During the academic year 1969-70, he spent a sabbatical year in Sarajevo, Yugoslavia, teaching at its Music Academy. He returned to Sarajevo for visits several times thereafter including for three weeks in 1997, after Yugoslavia had split into fragments and Sarajevo had undergone a prolonged siege conducted by Bosnian Serbs. 

His many musical accomplishments include more than 200 choral arrangements of songs of struggle and freedom collected from around the world. 

He delighted in directing a progressive chorus called “Harmonic Insurgence” until just a couple of years ago, making choral arrangements for it and other choruses. The other choruses Gene conducted over the years and made arrangements for include The New York City Street Singers, which Pete Seeger started and in which Pete sang bass, and the University of California, Riverside (UCR) Chamber Singers, which you'll see performing in the video above. You can see Gene sitting in the audience, listening with pleasure, right side, second row. 

Long Island University students researching Brooklyn activists involved in the Civil Rights, and subsequent antiracist movements, conducted an interview of Gene that will eventually be added to the Brooklyn Historical Society’s archives. The interview, in two parts, is also included in Deborah Mutnick’s comment below, so you can click on that to hear his voice and some of his stories first hand.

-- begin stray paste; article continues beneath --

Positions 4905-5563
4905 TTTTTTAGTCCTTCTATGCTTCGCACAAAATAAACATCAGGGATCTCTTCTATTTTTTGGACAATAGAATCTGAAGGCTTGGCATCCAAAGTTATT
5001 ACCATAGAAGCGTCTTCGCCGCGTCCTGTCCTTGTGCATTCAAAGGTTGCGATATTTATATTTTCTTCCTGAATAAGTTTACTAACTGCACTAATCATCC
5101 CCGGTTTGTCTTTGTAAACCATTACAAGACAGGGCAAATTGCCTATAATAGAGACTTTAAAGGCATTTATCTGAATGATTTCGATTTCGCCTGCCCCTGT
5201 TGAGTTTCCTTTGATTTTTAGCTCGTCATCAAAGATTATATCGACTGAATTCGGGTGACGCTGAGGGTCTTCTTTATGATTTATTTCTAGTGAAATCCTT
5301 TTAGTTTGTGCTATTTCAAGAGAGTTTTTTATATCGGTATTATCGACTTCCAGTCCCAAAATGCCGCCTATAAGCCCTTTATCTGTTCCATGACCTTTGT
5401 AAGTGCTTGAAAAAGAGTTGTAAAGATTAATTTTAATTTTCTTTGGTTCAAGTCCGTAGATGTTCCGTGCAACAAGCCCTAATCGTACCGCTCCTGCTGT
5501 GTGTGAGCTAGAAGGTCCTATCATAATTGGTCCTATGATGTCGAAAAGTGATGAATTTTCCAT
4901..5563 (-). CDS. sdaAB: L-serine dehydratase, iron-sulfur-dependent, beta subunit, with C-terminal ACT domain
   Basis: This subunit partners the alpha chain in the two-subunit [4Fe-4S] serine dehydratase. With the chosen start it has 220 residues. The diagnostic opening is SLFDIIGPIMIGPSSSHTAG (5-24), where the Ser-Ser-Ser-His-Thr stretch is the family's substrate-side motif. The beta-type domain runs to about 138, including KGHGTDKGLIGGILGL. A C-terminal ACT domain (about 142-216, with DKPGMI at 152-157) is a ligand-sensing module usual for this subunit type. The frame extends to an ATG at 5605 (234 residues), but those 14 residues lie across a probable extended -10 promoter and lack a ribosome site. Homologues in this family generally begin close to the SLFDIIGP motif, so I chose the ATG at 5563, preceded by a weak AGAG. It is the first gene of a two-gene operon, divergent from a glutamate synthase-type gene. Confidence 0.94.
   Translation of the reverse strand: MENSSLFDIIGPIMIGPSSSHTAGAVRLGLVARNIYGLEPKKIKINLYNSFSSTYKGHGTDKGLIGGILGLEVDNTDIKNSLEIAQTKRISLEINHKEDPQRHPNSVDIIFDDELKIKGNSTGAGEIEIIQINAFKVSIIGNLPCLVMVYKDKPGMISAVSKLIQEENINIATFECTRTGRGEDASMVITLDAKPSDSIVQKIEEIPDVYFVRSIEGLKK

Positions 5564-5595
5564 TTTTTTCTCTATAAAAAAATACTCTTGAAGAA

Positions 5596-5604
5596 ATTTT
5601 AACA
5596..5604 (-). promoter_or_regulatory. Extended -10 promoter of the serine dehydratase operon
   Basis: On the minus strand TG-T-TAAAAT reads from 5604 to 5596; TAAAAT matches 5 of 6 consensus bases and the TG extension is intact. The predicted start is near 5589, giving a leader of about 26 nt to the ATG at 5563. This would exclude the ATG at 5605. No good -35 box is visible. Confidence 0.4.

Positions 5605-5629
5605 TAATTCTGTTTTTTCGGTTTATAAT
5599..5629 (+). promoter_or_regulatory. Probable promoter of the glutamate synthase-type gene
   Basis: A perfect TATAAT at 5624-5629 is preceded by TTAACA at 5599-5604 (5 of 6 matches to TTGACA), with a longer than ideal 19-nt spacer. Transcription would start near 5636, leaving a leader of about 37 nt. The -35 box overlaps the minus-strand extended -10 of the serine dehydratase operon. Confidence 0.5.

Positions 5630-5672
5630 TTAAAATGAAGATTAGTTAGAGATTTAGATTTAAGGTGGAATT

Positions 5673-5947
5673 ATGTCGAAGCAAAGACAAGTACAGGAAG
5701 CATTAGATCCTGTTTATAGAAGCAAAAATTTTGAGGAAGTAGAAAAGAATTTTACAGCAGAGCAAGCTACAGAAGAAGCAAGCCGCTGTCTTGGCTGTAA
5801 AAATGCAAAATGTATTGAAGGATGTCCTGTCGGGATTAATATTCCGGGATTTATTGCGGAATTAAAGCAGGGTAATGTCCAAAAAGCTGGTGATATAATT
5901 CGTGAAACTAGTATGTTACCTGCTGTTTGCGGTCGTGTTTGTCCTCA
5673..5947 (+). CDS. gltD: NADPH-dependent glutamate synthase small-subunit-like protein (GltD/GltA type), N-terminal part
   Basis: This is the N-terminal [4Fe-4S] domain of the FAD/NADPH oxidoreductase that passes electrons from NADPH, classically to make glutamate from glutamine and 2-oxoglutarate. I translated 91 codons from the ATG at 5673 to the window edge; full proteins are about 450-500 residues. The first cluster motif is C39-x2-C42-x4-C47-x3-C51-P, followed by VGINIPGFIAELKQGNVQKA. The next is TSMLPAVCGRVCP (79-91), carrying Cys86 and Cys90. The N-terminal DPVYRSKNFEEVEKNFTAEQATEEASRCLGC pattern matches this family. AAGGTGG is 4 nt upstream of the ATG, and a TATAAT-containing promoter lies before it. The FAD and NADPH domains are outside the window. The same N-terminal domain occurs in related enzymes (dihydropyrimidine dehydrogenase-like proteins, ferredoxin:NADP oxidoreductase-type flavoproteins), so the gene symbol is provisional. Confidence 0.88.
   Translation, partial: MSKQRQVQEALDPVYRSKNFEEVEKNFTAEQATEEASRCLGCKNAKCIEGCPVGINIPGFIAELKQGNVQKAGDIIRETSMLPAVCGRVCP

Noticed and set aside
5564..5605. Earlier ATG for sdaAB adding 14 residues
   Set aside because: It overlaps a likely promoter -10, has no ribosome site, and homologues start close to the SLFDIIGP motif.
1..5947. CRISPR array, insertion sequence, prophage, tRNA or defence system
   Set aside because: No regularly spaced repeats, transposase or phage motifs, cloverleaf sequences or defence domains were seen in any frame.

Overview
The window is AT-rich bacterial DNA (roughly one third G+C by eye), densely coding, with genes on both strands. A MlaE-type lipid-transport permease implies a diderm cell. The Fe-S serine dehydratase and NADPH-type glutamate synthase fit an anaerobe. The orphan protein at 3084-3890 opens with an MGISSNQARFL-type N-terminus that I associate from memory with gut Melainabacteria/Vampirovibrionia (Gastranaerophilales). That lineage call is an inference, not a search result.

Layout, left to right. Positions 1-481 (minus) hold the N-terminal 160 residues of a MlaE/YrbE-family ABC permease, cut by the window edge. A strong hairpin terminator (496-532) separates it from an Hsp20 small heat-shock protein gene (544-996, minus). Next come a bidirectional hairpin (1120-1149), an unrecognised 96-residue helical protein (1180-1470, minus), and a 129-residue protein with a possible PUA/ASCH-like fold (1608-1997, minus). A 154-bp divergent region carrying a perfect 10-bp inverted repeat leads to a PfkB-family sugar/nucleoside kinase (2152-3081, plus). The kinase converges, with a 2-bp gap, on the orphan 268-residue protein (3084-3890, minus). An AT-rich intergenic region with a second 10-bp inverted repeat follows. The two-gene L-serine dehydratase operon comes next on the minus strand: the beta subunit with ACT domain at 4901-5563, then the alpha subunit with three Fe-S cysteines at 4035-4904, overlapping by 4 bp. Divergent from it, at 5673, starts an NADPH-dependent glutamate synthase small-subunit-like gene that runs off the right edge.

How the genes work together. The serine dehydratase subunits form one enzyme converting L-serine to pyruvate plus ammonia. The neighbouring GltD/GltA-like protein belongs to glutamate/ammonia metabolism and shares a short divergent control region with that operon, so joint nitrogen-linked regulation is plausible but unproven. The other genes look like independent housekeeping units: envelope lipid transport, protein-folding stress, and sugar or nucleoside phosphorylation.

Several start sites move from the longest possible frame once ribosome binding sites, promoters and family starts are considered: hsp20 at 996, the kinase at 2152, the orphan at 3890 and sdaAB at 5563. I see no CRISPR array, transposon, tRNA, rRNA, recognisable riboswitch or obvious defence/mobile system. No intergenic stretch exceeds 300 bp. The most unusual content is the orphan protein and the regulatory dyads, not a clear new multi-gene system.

In 1984 with his first wife Toby Glickman, Gene developed and published a guide to walking tours of Manhattan below 14th street that visited scores of locations, parks, streets, and buildings that had played a part in progressive and radical movement history from the American Revolution through the anti-Vietnam war movement.

Here's a listing of Gene’s recent articles for CounterPunch.  


Gene Glickman
Memorial
  • born

    1934

  • died

    2020

Rae Wright
I am a remarkably self-centered person, and when I lose the possibility of having further intercourse with someone I love as I love Gene, I'm just angry. FURIOUS at what-you-will; G_d, Fate, Reality, Nature -- all the same in my book. I want to live inside my lovies, just be with them always and there's always this 'future' time/event/production where we will work together again.
Gene was so, so..whole. He was such a whole human being. He really lived 'a power of example' -- that wasn't his intention, but it was the fact of him. What a blessing to have known him! To have worked with him! To appreciate him! And to have been appreciated by him?! Too much! I bask then in the glory of Gene - I sing the Kaddish! And this poem by Carrie Fountain "Want"... Love you so much Genie Gene. Love you so, so much.
Nancy Hoch